by Anneli Rufus
Sure, salmon season has been canceled this year. But as Mom always told you, there are other fish in the sea: namely halibut, whose California recreational-angling season begins on May 1. Where to catch this world's largest of all flatfish, which can live up to forty years, grow up to eight feet long, and weigh as much as 600 pounds? Look no farther than the end of the Berkeley pier, which is quite possibly the state's top halibut-hooking spot, according to sites such as FishSniffer.com.
It's called the Berkeley Flats, the floor of the bay at the pier's western tip. "Fishing for halibut means bouncing a weight along the bottom, where halibut stay. The Berkeley Flats is a prime location," advises BoatingSF.com.
"Live chovies are the best bait of all for the halibut," declares PierFishing.com, which notes that these can sometimes be bought at the Berkeley Marina's shop and adds that live grass shrimp and frozen anchovies are plausible but far inferior choices.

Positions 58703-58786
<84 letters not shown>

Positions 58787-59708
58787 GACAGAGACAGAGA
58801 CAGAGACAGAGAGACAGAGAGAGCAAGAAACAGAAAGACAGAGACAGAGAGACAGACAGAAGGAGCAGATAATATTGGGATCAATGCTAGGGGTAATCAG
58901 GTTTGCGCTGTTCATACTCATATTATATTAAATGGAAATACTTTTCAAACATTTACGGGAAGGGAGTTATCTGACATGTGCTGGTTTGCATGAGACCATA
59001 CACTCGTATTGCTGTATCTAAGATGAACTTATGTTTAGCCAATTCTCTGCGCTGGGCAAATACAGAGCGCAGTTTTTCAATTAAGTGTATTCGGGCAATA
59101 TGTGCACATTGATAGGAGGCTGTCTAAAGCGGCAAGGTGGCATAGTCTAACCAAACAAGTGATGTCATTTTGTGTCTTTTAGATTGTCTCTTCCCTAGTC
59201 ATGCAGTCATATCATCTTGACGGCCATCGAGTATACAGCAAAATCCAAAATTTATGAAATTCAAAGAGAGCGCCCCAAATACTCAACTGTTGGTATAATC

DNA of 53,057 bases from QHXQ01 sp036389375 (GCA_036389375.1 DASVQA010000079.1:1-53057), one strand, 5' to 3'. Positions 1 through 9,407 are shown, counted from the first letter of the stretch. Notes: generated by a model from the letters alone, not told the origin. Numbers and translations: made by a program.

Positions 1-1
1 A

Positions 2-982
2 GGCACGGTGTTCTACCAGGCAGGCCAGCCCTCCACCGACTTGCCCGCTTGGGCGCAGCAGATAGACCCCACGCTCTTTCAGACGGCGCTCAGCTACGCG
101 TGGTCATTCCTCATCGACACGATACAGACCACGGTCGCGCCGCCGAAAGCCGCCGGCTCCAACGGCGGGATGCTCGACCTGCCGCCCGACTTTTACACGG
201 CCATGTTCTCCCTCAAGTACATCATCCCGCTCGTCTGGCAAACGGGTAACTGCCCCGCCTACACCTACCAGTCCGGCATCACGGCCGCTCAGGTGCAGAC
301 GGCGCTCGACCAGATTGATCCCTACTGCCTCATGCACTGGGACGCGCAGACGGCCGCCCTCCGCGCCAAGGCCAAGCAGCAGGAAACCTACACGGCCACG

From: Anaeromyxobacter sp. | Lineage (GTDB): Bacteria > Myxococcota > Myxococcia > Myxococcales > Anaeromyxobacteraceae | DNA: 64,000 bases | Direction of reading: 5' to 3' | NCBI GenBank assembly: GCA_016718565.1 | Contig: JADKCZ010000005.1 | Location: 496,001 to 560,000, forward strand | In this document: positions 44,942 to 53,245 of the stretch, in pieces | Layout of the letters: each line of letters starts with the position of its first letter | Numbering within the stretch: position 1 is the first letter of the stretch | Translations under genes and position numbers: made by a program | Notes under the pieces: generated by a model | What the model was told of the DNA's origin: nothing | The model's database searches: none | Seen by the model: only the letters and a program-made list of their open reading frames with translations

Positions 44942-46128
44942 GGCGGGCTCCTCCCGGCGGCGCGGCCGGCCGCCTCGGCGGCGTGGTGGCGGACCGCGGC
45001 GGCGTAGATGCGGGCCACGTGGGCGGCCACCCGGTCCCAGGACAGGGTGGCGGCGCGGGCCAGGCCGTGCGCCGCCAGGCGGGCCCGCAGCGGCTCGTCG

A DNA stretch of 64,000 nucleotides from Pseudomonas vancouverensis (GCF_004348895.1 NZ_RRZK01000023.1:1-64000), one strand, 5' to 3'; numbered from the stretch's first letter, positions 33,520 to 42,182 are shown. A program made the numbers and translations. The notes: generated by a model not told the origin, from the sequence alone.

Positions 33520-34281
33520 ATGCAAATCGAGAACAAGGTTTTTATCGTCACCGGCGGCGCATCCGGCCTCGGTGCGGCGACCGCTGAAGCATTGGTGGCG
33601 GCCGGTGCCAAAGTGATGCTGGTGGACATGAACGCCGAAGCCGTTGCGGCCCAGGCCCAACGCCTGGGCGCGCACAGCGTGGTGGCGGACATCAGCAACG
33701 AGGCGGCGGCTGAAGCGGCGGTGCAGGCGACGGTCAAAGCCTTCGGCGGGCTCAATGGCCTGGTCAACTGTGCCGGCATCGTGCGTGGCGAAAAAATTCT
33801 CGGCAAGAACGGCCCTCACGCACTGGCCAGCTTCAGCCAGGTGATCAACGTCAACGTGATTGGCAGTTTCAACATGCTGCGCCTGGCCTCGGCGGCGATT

Squeamish about baiting hooks? Spenger's right near the famous Flats serves more fresh wild halibut than any other East Bay restaurant. Executive chef Devon Boisen is planning a season's worth of dishes with wine pairings featuring this low-sodium, Omega-3-rich creature that humans were already catching, cooking, and eating in medieval times.
"I would have to say though, that one of my favorite things in the world is being able to get the first fish of any season and call dibs on it," Boisen says. "Standing over a beastly halibut with the biggest, sharpest knife and claiming the first steak just underneath the collar is sweet visceral heaven. Then do nothing else but season the steak with salt and pepper and grill it. Maybe a fresh lemon wedge squeezed over the top and voilà. It doesn't get much better than that."